Art of Snail Mail

hand drawn postcards, postcards for kids, postcard printable

At Project Kid, we love bringing you fun crafts with easy steps for holidays, birthdays, and every day. Sometimes though even simple steps can feel overwhelming when your goal is quality family time (not prep time). And while we pride ourselves on offering new ideas, there’s something to be said for unplugged activities that are classic. There’s a reason after all, that “Throwback Thursday” and “Flashback Friday” are some of the most popular tags on social media. Instead of showing kids your memories through a screen, share in person the things you used to love. This is the first post in an ongoing series where we’ll talk about ways to slow down, as a family….

Around the Project Kid household, letter-writing has become a very popular pastime. Oliver has been slowly working his way through his birthday thank-you notes (two months and counting!), and since starting kindergarten, Sommer can’t put down the pen and paper, drawing pictures and sounding out words.

Living in an age of instant gratification where communication is sent and received within an instant, it can be hard to convince kids that some things are worth waiting for, and that anticipation itself can be part of the fun! Before your kids are old enough to dread email, engage them in letter writing.

A few ways to get the ball (-point pen) rolling:

1. Make Postcards

Print out this blank postcard design from Kate’s Creative Space, complete with address lines and a square for the stamp, and let your child create a masterpiece on the front. Or, we love this idea by Yesterday on Tuesday of whipping up a stack of postcards from scratch by reusing cereal box cardboard.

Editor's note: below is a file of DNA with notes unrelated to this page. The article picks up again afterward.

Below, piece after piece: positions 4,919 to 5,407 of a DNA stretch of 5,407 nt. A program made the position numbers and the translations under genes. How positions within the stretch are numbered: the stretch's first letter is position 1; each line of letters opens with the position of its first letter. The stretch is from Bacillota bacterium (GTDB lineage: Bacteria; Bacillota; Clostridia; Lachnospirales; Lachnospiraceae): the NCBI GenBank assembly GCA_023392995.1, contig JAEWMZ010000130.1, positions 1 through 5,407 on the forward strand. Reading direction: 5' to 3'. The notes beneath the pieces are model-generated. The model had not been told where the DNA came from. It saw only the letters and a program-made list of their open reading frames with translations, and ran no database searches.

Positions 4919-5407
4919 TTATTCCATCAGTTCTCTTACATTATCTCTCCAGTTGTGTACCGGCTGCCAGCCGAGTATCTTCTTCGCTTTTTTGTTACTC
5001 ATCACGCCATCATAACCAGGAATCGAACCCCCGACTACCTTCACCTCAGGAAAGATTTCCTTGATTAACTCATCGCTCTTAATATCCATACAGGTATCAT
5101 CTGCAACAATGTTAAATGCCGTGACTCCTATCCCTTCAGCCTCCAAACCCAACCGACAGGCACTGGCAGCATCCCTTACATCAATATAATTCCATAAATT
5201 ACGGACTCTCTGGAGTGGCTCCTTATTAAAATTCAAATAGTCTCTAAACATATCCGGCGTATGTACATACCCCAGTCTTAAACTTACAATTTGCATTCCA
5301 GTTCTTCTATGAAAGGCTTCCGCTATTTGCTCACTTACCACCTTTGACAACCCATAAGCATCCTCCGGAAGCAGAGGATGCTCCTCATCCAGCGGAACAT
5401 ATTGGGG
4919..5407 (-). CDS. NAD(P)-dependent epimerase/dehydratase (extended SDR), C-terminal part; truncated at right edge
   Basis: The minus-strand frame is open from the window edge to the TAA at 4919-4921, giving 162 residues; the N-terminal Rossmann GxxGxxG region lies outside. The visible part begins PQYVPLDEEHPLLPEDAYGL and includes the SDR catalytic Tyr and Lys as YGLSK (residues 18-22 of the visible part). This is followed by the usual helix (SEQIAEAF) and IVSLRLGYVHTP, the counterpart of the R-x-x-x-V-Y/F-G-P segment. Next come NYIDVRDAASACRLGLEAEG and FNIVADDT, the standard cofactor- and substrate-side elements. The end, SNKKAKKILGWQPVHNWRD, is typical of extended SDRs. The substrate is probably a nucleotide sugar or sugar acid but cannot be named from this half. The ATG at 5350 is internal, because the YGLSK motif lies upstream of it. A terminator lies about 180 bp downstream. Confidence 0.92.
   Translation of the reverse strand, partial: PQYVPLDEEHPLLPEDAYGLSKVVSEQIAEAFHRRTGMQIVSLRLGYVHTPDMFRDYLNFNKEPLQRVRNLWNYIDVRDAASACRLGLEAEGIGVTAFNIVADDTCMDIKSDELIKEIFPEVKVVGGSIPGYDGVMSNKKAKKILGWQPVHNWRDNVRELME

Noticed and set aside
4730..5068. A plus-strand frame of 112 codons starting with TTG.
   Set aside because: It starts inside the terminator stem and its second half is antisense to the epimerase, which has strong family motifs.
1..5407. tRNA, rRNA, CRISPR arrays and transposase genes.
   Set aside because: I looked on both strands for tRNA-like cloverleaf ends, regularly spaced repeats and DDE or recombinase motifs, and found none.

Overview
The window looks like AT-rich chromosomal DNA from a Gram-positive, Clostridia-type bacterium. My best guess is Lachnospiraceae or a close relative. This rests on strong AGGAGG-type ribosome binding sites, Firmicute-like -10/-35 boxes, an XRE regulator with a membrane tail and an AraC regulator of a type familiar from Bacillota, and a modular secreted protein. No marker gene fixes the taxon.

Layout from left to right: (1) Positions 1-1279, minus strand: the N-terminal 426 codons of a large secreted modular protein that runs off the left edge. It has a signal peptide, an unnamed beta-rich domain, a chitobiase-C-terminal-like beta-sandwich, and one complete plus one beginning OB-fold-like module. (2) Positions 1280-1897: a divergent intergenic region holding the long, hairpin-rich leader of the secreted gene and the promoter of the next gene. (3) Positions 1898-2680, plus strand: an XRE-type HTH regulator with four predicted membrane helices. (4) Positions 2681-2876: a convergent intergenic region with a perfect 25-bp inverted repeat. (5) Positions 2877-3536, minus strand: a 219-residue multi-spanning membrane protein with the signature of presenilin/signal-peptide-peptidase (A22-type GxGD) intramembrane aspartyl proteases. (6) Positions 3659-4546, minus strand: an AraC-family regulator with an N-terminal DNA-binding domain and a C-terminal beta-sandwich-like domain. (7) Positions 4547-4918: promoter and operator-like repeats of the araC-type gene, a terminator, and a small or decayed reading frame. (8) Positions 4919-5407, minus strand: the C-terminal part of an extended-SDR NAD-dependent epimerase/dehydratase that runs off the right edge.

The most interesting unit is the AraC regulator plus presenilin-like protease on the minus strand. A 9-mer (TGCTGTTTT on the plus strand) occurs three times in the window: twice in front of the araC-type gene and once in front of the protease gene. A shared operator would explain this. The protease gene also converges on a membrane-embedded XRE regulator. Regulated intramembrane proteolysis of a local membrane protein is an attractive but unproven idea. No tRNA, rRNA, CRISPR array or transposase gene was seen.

(image via Kate’s Creative Space)

2Learn about Pen Pals

It might be hard for your child to imagine that there was a time before skype, or even phones, when to talk with a far-away friend you had to send a letter. Pen Pals originally referred to people from different backgrounds writing to each other to learn about other cultures, countries, and even languages (via Albert Flynn DeSilver). Pen pals don’t have to be international though! One famous pair of pen pals was President Ronald Reagan and six year old Rudy Hines from Washington DC who exchanged letters for five years. The picture below shows the President and First Lady eating with Rudy at his home in 1984.

Ronald Reagan and his pen pal Rudy                                                         (image via Reagan Library)

Your kids can be pen pals with relatives, friends who’ve moved away, or even friends who live down the block—hand delivered mail still counts! If they are feeling a little more adventurous, sign them up for Mr. Boddington’s Secret Society of Letter Writers. Can we join too?

Secret Society of Letter Writers, Mr. Boddington

Here are a few easy pen pal prompts from Making Mondays to help your kids introduce themselves (or update relatives about evolving tastes)…

pen pal fill in the blanks, pen pal questions

3. Send Something Unconventional

Getting personal mail you weren’t expecting is always a treat, getting personal mail that is actually surprising is even more fun! After exploring 2D options, blow your kids’ minds by showing them how to send some extra special snail mail. As long as the item is under 13 oz you can use first class stamps. Frisbees, flip flops, plastic eggs, or plastic bottles filled with art supplies – there are so many possibilities. For bigger items (i.e. coconuts, pinatas – yes it’s possible) you’ll need to have a postage label printed.


funny mail items, kids fun things to mail, unconventional mail(egg and art supplies via improvised life) (frisbee and flipflop via allwomenstalk)

Fun Fact: For nine years Wired magazine held a “Return to Sender” contest during which they asked readers to send in the strangest “permissible objects of postability” they could get through the mail.

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October 25, 2017| Activities, Age, Early Elementary, Everyday Crafts, Family Bonding, Grown-Up, Older Elementary, Preschool, Toddler, Tween to Teen, Unplugged Time


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